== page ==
Friday, October 27, 2017

Monuments by George Demir

In his work Monuments George Demir examines people’s life-stories and their social
positions and poses the question of social representation.
Monuments touches on mutual issues and circumstances as a fragment of self-
representation, on a universal level, through biographical interactive conversations
with different people that have different lifestyles, different sexualities, different
gender-identities and of course different stories.
George Demir utilises the traditional art form of Channapatna dolls in order to present
a form of representation but also transporting the handcraft into a rather
contemporary time, as being a monument to a pluralistic public trying to look forward
to the transformation on how we perceive ourselves and the society we live in.

Tuesday, October 24, 2017

For a Nation Without a Narrative: How was Modernism in India? a lecture by Pithamber R. Polsani

About the talk
Twenty-five years back Geeta Kapur asked the question “When was Modernism in India?” and in response, located the Indian modernism in disjunction with the West, in a fractured temporality.  Perhaps it’s time to revisit this question again not with the view of positioning it accurately in time and space, but instead to critically examine the very notion of modern and by extension the idea of contemporary within the context of art in India.  In an age of “post” of everything—post-modernism, post-history, post-capital, post-labour and even post-human—it may seem anachronistic to ask the question of modernism and modernity.  However, the question remains relevant because we are yet to overcome the metaphysics of modernity. Therefore, my contention is that as long as we have one ear to the West and operate in its shadow we will miss the call to genuinely think other possibilities that were opened in the past and that may unravel in the future.

About the Speaker
Pithamber traversed diverse disciplines: philosophy, education, technology, management, literature, semiotics, media, psychoanalysis, art and Spanish language. These explorations have given him the capability to synthesize insights from multiple domains and connect hitherto unconnected things in a unique way to arrive at solutions to conceptual and practical problems. Prior to joining Srishti as faculty, Pithamber led learning Academies for Royal Bank of Scotland & Nokia Siemens Networks, and at Satyam Computer Services established a Virtual University. Before joining the corporate sector Pithamber taught at the University of Arizona, Bates College & Delhi University. Pithamber received his PhD (1997) from Purdue University, West Lafayette and MPhil & MA from Jawaharlal Nehru University, New Delhi. Some of Pithamber’s publications include, “The Image in a Fatal Kiss: DalĂ­, Lacan and the Paranoiac Representation”, “Like A Lizard That Junks its Tail in Distress: Homer Simpson is no Antigone”, “Use and Abuse of Learning Objects,” “Riding the Satellite to the Millennium.  At Srishti, Pithamber is a Faculty and the Dean of the School of Advanced Studies and Research.

Monday, October 2, 2017

Still visible Raj Kumar- Talk by Anil Kumar HA

About the talk:
Referring to the late Kannada film star Dr. Rajkumar, a cultural theoretician said that 'a cultural hero' is construed when politics fails to produce one (K.V.Narayana). A writer complemented him saying that this man started playing the role of 'Rajkumar' and never removed his make up till the end (Devanooru Mahadeva). A film critic said that in his appearance as Rajkumar, he reminds us of a Brahmin boy from the Mysore province (M.K.Raghavendra). A Jnanpith awardee said that his major films should be subtitled into several Indian languages and be telecast regularly, from the moralistic point (U.R.Ananthamurthy). He is still very much alive in the sacred and profane public spaces. For almost half a century he had been familiar to us through the still photos--published and stored. Yet the promised (allegoric or otherwise) museum about him is yet to take a shape. This is the story of an artist who ruled the hearts of many generations, was a live model for morality-in-art; where even the ruling class was ruled by him while defining artistic policies.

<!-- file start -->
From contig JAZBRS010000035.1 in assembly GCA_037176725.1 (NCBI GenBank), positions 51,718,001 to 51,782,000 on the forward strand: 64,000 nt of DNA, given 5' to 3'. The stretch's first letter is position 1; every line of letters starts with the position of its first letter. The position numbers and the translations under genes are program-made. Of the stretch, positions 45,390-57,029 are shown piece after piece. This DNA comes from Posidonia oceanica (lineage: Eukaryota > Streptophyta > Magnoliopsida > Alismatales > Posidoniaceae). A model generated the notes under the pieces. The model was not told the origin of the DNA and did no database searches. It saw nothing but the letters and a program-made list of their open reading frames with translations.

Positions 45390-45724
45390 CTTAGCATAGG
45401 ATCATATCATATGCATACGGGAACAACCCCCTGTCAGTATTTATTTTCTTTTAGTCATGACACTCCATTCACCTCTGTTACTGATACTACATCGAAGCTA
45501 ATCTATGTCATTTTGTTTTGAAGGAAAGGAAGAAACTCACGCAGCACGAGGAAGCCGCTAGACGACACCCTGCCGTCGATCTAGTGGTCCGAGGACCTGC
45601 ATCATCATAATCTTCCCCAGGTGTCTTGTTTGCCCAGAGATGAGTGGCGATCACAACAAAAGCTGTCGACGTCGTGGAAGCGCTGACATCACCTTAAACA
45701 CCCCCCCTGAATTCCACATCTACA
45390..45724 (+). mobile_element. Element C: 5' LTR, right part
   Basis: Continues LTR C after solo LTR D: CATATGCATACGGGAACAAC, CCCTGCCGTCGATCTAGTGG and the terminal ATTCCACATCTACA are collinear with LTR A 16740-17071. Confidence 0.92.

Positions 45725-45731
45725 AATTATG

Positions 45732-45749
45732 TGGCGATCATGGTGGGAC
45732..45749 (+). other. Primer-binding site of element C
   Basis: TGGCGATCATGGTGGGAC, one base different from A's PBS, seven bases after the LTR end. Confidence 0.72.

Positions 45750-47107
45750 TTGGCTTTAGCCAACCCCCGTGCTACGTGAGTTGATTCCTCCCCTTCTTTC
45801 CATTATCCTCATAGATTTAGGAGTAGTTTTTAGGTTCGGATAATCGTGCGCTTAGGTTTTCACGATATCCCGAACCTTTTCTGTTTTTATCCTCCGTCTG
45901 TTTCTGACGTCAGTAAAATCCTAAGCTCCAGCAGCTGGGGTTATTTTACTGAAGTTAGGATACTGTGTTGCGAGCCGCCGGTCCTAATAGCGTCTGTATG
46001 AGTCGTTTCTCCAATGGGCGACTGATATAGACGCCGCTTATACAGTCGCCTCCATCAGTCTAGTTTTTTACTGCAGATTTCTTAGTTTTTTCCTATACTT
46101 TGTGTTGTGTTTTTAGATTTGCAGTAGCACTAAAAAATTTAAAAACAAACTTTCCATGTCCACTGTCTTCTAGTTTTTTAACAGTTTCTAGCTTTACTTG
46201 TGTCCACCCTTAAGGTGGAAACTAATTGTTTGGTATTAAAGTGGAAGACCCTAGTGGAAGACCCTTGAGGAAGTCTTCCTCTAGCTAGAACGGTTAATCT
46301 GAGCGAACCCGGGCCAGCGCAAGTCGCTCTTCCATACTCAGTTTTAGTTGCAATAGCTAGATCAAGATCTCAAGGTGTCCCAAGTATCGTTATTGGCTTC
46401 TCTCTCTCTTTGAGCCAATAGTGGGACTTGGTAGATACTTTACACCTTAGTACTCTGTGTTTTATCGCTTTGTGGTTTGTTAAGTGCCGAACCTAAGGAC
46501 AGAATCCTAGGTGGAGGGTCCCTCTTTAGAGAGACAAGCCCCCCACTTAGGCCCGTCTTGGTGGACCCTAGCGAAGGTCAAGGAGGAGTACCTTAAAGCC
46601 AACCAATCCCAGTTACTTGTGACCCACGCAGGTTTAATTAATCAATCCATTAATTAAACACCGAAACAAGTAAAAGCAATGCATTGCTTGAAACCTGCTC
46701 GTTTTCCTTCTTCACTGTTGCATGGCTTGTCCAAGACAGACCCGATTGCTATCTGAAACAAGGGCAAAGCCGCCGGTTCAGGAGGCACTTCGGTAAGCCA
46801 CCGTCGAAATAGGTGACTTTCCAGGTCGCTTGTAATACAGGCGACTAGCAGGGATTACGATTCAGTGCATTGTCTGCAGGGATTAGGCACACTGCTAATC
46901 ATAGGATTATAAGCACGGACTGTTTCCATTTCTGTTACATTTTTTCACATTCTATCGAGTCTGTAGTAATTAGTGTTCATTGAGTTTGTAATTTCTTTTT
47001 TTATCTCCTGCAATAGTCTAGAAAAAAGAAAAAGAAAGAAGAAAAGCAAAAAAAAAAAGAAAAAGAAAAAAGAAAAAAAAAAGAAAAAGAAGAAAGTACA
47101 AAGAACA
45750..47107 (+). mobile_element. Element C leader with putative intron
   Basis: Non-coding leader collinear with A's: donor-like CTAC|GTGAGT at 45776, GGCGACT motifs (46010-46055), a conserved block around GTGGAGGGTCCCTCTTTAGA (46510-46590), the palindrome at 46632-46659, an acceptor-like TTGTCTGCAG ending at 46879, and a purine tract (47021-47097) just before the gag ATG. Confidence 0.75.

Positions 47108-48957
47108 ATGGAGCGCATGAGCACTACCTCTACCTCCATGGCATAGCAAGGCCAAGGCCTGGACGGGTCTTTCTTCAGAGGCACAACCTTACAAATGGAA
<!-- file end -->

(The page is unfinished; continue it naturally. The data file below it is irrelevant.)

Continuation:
In this backdrop, this presentation is about unleashing a specific cultural memoir of a generation from the last five decades, which was affected by the process of watching one still image that altered, changed, agreed but refuses to perish. It includes personal anecdotes, stories and analysis about his identity as a hero, singer, protagonist of a linguistic autonomy; and last but not least, as an artist.

About the Speaker:
H. A. Anil Kumar writes, teaches and speaks about visual culture in English and Kannada. He studied Contemporary Curation in Royal College of Arts (London), Art History (Kala Bhavana, Santiniketan) & Painting (CKP). His writings have meandered through art journalism, art criticism, art history, monographs, catalogues, art travelogue and graphic novel formats. His books include the monographs as well as travels to Finland, Russia and Santiniketan. He is also a translator and has translated most of the NGMA (Bangalore) exhibition publications. He has translated John Berger's "Ways of Seeing" to Kannada. He is a recipient of fellowships, scholarships and awards from Unesco-Aschberg Fellowship, Pro-Helvetia, Charles Wallace Trust, B.C.Sanyal's 'Dedicated Teacher' award as well as 'Best Communicator' award from PRCI. Currently he heads the Dept. of Art History at the College of Fine Arts, Karnataka Chitrakala Parishath, Bengaluru.